Installing wood flooring is becoming a more and more popular choice in home remodeling. Hardwood floors add warmth to décor, and they’re durable and easy to clean. They are also a great choice for those suffering from allergies that are especially susceptible to carpets. When choosing new wood flooring for your home, follow these guidelines to get the most out of your selection.
Weighing Wood Floor Options
- Know your budget. Though wood flooring is more affordable than it used to be, solid hardwood floors can still cost a pretty penny. Knowing how much you can afford to spend will save you time because it will narrow your options.
- Think about the room’s usage. The higher the traffic, the more durable the flooring will need to be. How much foot traffic wood flooring will endure also plays a part in choosing the color of your wood flooring: Light-colored floors show less wear than darker ones.
- Consider the room’s décor. You want your flooring to complement your room’s décor, so choose a type and color that will fit in. Formal and traditional décors look great with darker wood, while the country, casual and contemporary styles suit a lighter wood.
- Decide what type of wood you would like. Each type of wood has its own characteristics, good and bad. For example, maple hardwood flooring is a very hard wood and great for high traffic areas, but it cannot be stained. Get to know your wood options and determine the one that suits your room’s needs.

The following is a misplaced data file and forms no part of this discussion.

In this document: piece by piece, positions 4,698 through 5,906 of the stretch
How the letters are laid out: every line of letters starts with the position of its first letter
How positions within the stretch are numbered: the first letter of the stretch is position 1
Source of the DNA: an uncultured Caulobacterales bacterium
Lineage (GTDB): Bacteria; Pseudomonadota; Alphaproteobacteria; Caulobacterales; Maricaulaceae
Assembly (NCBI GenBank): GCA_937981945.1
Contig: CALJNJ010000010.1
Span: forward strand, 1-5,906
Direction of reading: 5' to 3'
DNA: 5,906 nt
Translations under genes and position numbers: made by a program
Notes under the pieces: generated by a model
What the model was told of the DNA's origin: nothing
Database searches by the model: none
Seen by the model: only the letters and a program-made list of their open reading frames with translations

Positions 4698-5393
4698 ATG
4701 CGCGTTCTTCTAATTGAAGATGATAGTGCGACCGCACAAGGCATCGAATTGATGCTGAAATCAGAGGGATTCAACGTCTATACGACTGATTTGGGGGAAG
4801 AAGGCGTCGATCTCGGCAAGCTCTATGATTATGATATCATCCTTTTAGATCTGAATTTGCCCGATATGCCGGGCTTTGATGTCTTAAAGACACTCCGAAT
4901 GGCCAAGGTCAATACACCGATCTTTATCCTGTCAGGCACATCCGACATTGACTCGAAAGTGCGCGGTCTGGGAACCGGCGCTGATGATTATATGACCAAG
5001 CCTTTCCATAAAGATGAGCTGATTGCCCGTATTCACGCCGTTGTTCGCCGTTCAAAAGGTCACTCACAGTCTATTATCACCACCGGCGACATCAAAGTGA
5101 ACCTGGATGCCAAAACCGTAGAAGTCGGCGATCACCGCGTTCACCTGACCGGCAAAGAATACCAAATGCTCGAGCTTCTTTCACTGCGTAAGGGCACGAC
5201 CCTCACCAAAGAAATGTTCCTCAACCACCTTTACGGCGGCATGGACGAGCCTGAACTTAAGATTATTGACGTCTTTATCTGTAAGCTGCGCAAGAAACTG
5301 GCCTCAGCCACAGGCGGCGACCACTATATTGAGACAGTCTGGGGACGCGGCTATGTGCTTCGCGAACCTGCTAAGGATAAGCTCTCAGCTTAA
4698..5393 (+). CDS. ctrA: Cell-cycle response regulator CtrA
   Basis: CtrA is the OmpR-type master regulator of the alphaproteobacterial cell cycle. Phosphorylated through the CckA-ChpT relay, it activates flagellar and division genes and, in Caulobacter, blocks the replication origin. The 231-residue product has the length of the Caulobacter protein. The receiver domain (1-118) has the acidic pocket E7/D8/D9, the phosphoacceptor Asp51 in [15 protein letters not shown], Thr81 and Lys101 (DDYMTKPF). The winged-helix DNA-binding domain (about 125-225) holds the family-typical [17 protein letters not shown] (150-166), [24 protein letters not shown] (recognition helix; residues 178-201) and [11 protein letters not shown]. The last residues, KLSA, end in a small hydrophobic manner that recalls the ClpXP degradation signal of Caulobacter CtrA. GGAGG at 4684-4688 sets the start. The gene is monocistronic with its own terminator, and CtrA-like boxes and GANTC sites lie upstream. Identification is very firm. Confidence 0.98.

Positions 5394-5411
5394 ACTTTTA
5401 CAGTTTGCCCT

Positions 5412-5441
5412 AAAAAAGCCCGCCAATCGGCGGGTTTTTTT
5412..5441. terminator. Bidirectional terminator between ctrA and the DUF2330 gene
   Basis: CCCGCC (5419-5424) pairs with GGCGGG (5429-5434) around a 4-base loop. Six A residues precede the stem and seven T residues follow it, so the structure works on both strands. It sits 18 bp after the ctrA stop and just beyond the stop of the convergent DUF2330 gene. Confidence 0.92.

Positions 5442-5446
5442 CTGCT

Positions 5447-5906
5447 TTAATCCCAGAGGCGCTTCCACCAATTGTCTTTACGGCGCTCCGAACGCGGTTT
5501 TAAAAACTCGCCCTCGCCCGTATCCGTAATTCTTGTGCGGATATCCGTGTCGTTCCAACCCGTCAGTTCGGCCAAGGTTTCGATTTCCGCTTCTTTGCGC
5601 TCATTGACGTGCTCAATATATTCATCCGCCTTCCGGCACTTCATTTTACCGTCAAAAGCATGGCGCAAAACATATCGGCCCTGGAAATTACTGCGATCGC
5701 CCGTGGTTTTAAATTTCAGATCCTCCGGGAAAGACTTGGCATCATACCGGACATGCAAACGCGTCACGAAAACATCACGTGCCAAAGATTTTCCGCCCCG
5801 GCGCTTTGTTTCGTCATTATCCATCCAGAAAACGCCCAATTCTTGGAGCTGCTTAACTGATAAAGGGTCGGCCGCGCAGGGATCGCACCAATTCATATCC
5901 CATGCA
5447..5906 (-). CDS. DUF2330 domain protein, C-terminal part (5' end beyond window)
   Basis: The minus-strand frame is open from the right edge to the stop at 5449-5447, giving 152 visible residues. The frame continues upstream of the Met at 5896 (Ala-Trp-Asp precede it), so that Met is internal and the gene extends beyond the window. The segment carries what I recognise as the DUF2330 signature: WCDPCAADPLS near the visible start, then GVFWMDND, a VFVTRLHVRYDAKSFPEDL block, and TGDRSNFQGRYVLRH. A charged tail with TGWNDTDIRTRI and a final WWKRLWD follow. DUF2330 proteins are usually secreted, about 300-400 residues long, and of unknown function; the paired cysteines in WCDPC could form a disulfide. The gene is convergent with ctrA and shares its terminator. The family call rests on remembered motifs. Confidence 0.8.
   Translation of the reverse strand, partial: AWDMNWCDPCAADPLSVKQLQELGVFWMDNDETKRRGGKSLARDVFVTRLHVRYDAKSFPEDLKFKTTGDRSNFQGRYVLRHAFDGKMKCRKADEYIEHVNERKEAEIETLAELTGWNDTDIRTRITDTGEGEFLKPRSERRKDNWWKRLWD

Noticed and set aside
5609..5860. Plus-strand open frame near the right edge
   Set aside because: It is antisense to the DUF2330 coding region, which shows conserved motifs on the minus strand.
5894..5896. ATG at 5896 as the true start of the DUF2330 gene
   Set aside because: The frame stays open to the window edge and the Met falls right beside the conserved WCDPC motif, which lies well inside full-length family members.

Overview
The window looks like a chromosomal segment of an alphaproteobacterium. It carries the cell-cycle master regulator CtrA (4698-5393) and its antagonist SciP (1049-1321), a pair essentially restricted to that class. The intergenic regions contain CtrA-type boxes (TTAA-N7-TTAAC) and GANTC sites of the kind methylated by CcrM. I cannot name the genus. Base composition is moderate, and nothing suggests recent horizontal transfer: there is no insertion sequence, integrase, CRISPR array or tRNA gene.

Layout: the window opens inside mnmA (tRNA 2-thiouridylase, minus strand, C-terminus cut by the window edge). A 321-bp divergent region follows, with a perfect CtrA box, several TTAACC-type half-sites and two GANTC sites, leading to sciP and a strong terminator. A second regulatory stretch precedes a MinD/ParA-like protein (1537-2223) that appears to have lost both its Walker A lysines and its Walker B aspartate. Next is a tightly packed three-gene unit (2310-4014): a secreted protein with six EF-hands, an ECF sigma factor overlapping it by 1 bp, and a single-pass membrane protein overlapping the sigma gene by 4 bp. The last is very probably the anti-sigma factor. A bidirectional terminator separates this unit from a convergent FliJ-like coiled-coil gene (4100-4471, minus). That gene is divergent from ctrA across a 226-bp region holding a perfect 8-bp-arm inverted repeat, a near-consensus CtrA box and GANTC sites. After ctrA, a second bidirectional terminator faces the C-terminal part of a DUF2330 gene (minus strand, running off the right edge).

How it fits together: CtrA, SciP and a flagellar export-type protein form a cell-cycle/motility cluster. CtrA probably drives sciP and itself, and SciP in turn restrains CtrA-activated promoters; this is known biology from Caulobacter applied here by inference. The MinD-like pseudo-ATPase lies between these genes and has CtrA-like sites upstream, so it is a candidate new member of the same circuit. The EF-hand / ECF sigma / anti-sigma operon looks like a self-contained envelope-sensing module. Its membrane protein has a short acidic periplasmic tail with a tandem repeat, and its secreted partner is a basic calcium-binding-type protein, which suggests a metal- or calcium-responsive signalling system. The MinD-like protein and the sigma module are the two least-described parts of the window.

- Choose the grade. All wood comes in different grades: Higher grades denote more durable wood that is less likely to have visible defects.
- Choose durable wood for entry or foyer. This area usually sees a good deal of traffic and needs a solid wood to stand up to wear and tear. Many people also choose to have wood floors installed in a decorative pattern for a more formal look in these areas.
- Select specially-rated wood floors for a kitchen or family room. These high-traffic areas need a very durable wood that’s intended for such rooms. For the kitchen, choose the flooring that can withstand moisture from spills.
- Use a less-durable wood for formal living rooms and dining rooms. These areas usually have less traffic. When choosing the color of your flooring, go with a stain one shade lighter or darker than the general décor in order to best complement the room’s colors.
- Choose a less durable wood for the bedroom as well. This area also sees less traffic, so options like engineered laminate flooring are fine.